1. You don’t really appreciate how much salt is added to those things until you taste one right out of the bottle. Oh. My. One day I thought, “I wonder how this tastes compared to wines I would drink?” BAD IDEA. Imagine mixing wine 50/50 with soy sauce, and you have a fair notion of it. GAH.

              1. This must be a particularly American practice. In the later Harry Potter books, Professor Trelawny is mentioned as getting drunk on cooking sherry. There is no way in hell someone could drink that much of the stuff in American stores.

                1. cooking sherry is JUST cheaper cherry. I just bought a bottle of cheap california port because there’s a stew where I should use port and I’m certainly not using the bottles that START at $45 for an “okay” port here.

                2. Maybe it’s only in the grocery store, because Erma Bombeck mentioned it in her books– sort of like we’d mention someone drinking cough syrup. Which is also quite hideous, so maybe it’s just sheer desperation.

    2. I do the same – a number 10 can of crushed tomatoes and some other ingredients from the Pioneer Woman’s recipe for marinara – then part it out into freezer containers, and voila; pasta sauce for whatever purpose.

    3. Noting this… we’re attempting tomatoes this year. We’ll see how it goes, and what the rapid flurry of canning will look like.

    4. Forget canned tomatoes for us; there’s a local farm that has U-Pick at something absurdly low (this last summer was 30¢/lb; minimum 100 lbs because they weigh your car.) This is because they’re a premium provider and have to plant much more than they need so they can meet their sales targets—and it’s more profitable to just let folk do their own picking than it is to pay people to glean for their stand. I pick several gallons of sauce tomatoes and my husband makes sauce from scratch—honestly, we need another stock pot so we can double-batch (or if we use the crock-pot, triple-batch.)

      While I miss having my own garden (maybe I can get all the work done that I need to do to be able to rebuild it this summer—because I want to do it right this time), the presence of this U-Pick means I’ve been less worried about it than I had been.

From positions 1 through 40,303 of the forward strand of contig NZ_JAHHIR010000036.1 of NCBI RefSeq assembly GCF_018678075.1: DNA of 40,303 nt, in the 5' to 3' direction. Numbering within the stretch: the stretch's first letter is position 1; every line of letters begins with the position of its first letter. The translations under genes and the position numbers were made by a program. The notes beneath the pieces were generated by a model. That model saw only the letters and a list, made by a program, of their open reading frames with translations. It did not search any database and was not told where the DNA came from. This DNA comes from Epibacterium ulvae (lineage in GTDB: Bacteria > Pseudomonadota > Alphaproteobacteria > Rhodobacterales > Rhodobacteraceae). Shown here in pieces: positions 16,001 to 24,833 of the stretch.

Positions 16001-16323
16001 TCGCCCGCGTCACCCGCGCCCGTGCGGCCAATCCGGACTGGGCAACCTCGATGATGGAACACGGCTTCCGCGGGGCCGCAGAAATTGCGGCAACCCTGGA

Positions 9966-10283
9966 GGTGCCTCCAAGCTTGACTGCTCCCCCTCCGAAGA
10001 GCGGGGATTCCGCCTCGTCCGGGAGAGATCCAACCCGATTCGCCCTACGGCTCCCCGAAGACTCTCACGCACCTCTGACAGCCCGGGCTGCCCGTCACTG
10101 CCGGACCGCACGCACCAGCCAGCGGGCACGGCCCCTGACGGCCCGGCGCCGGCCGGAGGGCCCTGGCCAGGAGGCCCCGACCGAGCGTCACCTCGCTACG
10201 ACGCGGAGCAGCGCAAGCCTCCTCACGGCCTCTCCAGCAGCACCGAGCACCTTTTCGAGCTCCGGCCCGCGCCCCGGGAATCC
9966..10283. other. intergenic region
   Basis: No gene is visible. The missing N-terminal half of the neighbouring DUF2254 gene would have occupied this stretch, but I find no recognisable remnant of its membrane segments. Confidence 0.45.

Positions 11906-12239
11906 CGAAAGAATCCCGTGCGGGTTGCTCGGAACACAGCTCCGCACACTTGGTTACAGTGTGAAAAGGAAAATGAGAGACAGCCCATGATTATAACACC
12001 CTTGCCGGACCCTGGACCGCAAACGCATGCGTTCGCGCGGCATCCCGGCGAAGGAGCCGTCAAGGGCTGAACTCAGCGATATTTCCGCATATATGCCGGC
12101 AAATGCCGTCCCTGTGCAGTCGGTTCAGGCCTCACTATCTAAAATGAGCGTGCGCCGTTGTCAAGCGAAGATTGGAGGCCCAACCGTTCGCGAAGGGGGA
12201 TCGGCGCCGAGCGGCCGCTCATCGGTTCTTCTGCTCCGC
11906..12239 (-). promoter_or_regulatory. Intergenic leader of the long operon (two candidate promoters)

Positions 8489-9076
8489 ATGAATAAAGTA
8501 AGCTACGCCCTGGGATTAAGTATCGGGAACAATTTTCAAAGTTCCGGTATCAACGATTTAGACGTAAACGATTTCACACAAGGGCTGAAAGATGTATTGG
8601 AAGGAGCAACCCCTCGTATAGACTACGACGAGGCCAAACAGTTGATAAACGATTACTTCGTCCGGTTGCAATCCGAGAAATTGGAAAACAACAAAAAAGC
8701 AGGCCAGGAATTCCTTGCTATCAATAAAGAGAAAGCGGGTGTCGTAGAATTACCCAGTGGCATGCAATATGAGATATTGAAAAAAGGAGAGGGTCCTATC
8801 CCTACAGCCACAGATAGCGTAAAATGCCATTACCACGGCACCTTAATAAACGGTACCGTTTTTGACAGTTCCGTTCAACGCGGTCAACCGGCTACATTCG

2. For a demonstration speech at a training conference years ago I made a dessert to serve the class.

    Easy no bake cheesecake (I think it’s on the cream cheese package, too)

    1 package cream cheese (softened)
    1 package vanilla pudding mix
    1 16 oz tub of sour cream
    1 graham cracker crust
    1 can cherry pie filling

    mix cream cheese, pudding and sour cream until smooth, pour into graham cracker cust, top with pie filling and chill.

    I’ve used blueberry pie filling as well.

    1. If you chill some before adding the pie filling you’ll be better able to keep it all on top.

      (My first gift cookbook from my mom has her no-bake cheesecake recipe written in the front cover. 🙂 )

  3. Cheap tasty pasta. Takes about 20 minutes. No idea what it would cost in the US but it easily meets the $12 limit for four. Prices from walmart online in California

    You need
    A saucepan, a spatula and a frying pan
    Pasta – Penne is good but really who cares. Assuming hungry about 1 lb. If not $12oz. $1.06 for 1 lb penne
    1 Can tomatoes $0.98
    2 Can sardines in oil ($2.88 for 3 = $1.92)
    Some combination of
    Garlic $1.48 for 3 – you need about half of one so $0.25
    Onion $0.38 for one (but cheaper to get a bag)
    Zucchini $0.54 each (again probably cheaper if you buy a bag of 5 or more)
    Bell pepper $0.98 each (tricolor bag may be cheaper)
    Total $6.10 but you probably can skip either the pepper or the zucchini

    Remove the outer skin of the onion and the garlic and then chop. Wash and slice/dice the zucchini and bell pepper (remove the inner with the seeds form the pepper too)
    Fill a saucepan with water and start it heating to boil
    Pop the sardine cans and pour some of the oil into the frying pan and start heating that.
    In a minute or so dump the sliced veggies into the pan and fry them for ~5 minutes
    At this point (more or less) the water will have boiled so add the pasta to it. Set timer for however long it takes to cook the pasta (~10 minutes usually)
    Fully open the cans of sardines and add them to the frying pan. Crush the fish so you have a mix of sardine and veggies.
    After another ~5 mins open the tomato can and dump that into the mix. Once the entire mix is bubbling again turn off the heat.
    When the pasta is cooked (a couple of minutes later usually), drain it and add to the frying pan. mix everything up and serve

    PS yes you could replace the veggies with pasta sauce but IMHO its better to have freshly cooked ones

    1. The “fajita mix” from the freezer isle is red, green and yellow peppers with onion chunks for between $1.20 and $1.80.

      1. I found that the frozen pepper and onion mix is good for making a frittata. Just make sure you have cooked off the extra moisture before adding the eggs.

        1. My grocery store carries a “cajun mirepoix mix” which is diced peppers, onions, and celery, and that’s frequently my go-to veggies for adding to various skillet recipes.

          1. *runs and writes the @#$@# word down*

            Do you realize how hard it is to find “mire quah” when you’ve only heard the bleeping word?

            1. Heh. And FWIW, a traditional mirepoix is two parts onion, one part celery, and one part carrot. Food Network was fun to watch when the kids were young.

              1. Alton Brown mentioned it when he was going over his “vegetable trinity” for various types of cooking, IIRC pointing out you can identify the ancestry of a style by looking at what they use as their mirepoix.